Polish authorities have found signs of horse DNA in beef stored at three storage facilities.
Officials in Ireland, Britain, Germany, Italy and the Czech Republic have reported that products such as burgers and lasagne contained horse meat that originated from facilities in Poland.
Poland's General Veterinary Inspectorate said in a statement last night that it found three tainted samples from 121 tested, with 80 more to be examined.
Polish officials had previously said they found no signs of horse meat at any abattoirs tested.
Tests in Ireland last month revealed some beef products contained horse meat, triggering recalls of ready-made meals in several countries.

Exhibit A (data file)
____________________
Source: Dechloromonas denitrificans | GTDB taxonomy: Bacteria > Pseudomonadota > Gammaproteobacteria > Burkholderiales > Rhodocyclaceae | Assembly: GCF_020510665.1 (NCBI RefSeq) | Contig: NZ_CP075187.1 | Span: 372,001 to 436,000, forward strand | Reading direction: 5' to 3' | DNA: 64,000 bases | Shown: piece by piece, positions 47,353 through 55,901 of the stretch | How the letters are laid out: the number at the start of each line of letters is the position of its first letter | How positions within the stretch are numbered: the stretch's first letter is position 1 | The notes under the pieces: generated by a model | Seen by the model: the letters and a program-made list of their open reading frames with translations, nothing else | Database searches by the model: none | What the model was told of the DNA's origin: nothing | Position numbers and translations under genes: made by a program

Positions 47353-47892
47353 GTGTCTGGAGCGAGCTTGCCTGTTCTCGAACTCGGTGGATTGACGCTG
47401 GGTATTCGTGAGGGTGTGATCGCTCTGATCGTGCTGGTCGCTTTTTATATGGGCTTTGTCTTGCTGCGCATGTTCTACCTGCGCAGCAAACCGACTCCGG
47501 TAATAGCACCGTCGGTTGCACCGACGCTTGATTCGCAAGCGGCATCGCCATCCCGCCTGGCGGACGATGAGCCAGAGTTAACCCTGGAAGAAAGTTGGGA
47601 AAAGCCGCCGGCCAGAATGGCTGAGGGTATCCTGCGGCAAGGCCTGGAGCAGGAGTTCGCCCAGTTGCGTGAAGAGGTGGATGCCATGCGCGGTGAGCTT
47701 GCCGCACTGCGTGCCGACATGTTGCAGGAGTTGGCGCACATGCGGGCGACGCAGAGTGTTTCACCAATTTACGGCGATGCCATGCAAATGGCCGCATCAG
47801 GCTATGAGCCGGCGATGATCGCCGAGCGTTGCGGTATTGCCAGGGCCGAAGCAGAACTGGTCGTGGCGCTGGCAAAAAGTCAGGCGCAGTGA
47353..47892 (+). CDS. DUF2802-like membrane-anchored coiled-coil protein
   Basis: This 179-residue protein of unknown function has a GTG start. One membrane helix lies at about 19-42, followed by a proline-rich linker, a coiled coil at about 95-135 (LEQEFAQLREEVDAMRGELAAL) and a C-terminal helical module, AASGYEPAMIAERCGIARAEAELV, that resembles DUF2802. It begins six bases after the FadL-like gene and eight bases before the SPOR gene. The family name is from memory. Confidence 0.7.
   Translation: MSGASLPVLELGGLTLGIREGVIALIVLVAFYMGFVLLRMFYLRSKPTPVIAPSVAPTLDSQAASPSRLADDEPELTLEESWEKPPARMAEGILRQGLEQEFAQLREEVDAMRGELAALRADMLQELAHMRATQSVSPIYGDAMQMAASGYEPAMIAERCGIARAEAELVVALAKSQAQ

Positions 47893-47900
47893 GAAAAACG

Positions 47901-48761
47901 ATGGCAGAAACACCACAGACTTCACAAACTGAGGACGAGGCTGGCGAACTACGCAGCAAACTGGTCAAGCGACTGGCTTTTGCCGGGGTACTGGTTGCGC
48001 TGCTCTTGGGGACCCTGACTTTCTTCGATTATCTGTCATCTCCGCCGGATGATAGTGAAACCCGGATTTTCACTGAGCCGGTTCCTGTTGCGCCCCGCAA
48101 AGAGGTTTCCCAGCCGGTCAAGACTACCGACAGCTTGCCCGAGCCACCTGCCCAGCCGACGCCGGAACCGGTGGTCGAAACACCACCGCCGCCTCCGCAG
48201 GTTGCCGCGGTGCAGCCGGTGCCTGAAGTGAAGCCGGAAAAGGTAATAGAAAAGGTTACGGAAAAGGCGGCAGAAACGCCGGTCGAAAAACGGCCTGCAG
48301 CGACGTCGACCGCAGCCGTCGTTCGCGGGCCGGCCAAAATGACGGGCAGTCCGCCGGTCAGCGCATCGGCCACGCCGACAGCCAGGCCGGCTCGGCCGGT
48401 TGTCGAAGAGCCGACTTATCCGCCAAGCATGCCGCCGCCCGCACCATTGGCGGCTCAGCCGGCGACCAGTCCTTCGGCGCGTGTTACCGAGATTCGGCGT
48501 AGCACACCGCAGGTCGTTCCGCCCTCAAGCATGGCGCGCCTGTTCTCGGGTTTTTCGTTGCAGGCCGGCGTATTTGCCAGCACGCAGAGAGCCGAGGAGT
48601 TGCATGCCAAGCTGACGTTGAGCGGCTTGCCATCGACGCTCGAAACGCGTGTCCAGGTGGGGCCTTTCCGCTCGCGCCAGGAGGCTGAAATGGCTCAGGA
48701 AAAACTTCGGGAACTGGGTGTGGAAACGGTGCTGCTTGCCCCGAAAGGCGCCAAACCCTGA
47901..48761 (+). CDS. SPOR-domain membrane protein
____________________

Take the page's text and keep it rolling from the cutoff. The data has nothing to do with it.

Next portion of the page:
Poland exports 330,000 tonnes of beef products annually, or more than three-quarters of its total production, mainly to other European Union members.
Meanwhile, a meat company at the centre of a Department of Agriculture investigation has had its EU approval restored.
The department had said B&F Meats had exported some horse meat labelled as beef to the Czech Republic via a UK trader.
In a statement, B&F Meats of Carrick-on-Suir said it is satisfied that its records would clearly show that it had not at any stage misrepresented the nature of its products.
The Department of Agriculture has said the company has now complied with all the requirements of a compliance notice and the department is not in a position to prevent it resuming business.